Before mechanical clocks were invented, we used inventions such as sundials and obelisks to help us tell the time. They tracked the movement of the sun through out the days so we could figure out that noon was when the sun is at its highest point in the sky and also figure out seasons, how long the sun waved over the sky in the day told us if it was summer (longer sky time) or winter (shorter sky time). The sun shines on the sundial and casts a shadow onto the face of the dial, alining with different hour-lines (sundial, 2017). Another interesting way that we think we used to attempt to first tell the time was with a manmade structure in Ireland called Bru na Boinne (or Newgrange). The building has a long, hollow passage way running all the way through the building end to end. Once a year during the winter solstice (the shortest day of the year) at 9:00am the sun shines right the way through the passage way with a bright beam for only a few minutes. Being able to understand the time and season was critical for survival, they need to know when to plant and harvest crops so when the sun shone through the building they would be able to understand its winter (Turtle, 2016).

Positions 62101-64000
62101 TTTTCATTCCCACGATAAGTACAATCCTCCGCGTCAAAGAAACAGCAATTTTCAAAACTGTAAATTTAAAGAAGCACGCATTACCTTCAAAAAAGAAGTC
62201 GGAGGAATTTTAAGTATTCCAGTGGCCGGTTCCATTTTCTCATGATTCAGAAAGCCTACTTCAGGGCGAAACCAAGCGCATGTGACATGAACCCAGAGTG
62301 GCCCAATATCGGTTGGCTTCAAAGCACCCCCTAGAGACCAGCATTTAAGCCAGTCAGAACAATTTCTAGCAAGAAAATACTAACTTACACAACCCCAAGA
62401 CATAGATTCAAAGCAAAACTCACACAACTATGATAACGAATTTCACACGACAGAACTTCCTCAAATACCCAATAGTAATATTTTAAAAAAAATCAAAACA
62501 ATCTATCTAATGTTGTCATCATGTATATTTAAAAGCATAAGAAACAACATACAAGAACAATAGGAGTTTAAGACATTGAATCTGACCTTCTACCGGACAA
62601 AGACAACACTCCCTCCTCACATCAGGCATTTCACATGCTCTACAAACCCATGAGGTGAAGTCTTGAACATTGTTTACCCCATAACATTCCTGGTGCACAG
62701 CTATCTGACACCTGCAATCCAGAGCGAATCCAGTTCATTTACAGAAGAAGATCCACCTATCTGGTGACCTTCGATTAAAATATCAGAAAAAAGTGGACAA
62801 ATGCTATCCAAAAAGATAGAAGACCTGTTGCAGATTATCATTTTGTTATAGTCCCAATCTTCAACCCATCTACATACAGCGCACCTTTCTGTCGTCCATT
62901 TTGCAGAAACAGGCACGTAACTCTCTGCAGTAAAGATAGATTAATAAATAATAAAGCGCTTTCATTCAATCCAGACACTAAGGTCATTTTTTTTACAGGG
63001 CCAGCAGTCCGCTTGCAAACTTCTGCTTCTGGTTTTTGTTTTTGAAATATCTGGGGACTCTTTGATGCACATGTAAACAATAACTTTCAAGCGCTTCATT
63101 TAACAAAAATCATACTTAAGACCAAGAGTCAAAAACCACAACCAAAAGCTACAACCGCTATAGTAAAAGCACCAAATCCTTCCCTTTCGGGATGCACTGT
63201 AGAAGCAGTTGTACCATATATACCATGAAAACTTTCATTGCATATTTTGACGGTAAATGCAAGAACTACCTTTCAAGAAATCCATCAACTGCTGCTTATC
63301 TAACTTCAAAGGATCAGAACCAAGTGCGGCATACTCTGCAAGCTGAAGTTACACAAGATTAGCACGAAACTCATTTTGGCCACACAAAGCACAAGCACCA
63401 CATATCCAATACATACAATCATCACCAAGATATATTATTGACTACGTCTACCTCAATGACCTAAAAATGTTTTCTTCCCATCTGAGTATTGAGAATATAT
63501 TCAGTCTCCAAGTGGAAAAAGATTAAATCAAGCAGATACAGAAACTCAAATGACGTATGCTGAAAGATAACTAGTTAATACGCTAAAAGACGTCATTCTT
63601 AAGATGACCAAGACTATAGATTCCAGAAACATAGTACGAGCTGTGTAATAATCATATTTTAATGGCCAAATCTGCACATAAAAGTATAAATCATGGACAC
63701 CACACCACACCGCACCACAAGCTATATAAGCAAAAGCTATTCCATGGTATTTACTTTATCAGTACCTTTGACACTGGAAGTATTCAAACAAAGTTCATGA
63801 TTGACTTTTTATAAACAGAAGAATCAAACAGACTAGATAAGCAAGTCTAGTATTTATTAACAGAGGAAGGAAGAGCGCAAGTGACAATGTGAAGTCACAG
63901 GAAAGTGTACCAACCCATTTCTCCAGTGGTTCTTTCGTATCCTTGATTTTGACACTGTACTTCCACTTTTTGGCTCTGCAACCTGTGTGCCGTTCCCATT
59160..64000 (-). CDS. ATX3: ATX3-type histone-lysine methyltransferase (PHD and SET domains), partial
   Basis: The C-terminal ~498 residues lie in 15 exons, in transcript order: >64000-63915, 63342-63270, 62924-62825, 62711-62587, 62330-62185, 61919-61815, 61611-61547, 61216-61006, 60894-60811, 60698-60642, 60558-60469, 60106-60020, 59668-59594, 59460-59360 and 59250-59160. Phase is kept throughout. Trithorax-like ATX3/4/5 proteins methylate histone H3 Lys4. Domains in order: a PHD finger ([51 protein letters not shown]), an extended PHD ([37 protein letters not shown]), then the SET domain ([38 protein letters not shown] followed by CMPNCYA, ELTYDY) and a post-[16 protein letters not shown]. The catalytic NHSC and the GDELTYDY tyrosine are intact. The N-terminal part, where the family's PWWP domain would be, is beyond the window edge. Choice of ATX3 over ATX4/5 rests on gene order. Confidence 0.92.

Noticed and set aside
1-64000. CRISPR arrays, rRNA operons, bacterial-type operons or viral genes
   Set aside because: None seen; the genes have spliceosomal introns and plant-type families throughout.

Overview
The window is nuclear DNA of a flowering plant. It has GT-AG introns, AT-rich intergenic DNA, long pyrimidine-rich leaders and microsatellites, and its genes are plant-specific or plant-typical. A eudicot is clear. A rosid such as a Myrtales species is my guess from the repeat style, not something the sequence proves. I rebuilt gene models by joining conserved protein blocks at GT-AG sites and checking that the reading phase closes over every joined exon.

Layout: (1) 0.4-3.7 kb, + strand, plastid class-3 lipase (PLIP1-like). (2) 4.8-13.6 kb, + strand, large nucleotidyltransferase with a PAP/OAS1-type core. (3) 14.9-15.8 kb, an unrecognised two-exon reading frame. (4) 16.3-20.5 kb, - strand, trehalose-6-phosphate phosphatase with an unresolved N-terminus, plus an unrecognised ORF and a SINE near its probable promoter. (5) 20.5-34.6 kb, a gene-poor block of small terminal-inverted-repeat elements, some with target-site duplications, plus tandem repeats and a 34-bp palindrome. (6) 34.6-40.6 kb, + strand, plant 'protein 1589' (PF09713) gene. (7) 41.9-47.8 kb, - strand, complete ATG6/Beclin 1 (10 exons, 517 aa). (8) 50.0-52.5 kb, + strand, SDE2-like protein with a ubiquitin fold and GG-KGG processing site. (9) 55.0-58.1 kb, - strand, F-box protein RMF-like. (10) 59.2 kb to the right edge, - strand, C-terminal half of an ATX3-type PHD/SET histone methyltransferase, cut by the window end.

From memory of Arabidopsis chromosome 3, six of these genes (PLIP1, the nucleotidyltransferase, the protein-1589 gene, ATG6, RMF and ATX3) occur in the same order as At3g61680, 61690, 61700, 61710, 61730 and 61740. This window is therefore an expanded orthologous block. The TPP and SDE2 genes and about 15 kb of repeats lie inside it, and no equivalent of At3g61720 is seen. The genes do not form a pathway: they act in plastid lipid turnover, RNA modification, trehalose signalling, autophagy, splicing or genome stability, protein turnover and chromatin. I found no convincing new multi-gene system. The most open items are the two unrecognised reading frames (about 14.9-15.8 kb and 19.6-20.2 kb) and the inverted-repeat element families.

In a day we have 24 hours on Earth. This isn’t the same on all planets. On Mercury, the year is shorter than it’s day…WHAT? This is because Mercury is closer to the sun so therefore it orbits the sun faster than we do on Earth. So because of this the planet Mercury turns slower than the time it takes to go around the sun once. So technically if you lived on Mercury you’d have a birthday EVERY SINGLE DAY!!! But why 12/24 hour time on Earth? One theory is that it is based on ancient Egyptian time. They said there was 10 hours of day, 10 hours of night, 2 hours of half-light day (dawn) and 2 hours of half-light night (dusk). They arranged these into 10 day groups, these were called decans and based on zodiac signs made of stars in the sky. The Egyptians must have understood the mathematical principle of ordinal sequencing, relative equidistance and that the Earth was spinning continuously, which they figured out from the stars.